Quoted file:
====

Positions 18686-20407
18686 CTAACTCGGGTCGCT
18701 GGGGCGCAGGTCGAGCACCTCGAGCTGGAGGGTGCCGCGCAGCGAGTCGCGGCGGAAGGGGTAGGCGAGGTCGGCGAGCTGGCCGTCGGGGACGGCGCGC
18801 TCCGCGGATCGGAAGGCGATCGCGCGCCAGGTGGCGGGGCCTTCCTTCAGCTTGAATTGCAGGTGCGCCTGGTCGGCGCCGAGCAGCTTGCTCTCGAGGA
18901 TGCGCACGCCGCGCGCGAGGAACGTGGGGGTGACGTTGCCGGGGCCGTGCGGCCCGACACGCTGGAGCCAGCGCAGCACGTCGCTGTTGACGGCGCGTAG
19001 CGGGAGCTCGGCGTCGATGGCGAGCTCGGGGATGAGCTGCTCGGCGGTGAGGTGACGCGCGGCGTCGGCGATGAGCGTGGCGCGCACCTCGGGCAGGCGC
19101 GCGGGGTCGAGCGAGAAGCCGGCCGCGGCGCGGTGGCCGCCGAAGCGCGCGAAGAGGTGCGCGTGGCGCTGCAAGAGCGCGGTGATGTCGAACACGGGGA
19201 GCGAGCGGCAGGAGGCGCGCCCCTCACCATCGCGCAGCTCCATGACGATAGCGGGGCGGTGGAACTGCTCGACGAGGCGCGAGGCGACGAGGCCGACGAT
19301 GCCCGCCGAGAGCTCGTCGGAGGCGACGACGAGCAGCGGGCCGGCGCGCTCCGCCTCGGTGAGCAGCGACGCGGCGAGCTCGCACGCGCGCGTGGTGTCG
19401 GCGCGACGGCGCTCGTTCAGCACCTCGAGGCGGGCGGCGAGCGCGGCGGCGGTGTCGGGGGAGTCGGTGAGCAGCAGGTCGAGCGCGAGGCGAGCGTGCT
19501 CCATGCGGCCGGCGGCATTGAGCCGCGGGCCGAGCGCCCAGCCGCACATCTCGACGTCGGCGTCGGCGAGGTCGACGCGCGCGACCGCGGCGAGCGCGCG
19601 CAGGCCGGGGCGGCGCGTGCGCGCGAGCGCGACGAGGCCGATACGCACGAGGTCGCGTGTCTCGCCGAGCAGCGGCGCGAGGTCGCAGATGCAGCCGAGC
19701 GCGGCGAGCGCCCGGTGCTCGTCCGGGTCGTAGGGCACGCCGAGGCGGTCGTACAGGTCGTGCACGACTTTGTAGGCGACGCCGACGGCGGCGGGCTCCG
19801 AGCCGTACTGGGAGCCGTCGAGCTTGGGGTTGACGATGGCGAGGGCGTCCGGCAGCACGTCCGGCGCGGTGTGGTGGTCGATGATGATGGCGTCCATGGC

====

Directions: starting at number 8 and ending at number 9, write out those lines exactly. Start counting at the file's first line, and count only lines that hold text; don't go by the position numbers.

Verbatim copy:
19201 GCGAGCGGCAGGAGGCGCGCCCCTCACCATCGCGCAGCTCCATGACGATAGCGGGGCGGTGGAACTGCTCGACGAGGCGCGAGGCGACGAGGCCGACGAT
19301 GCCCGCCGAGAGCTCGTCGGAGGCGACGACGAGCAGCGGGCCGGCGCGCTCCGCCTCGGTGAGCAGCGACGCGGCGAGCTCGCACGCGCGCGTGGTGTCG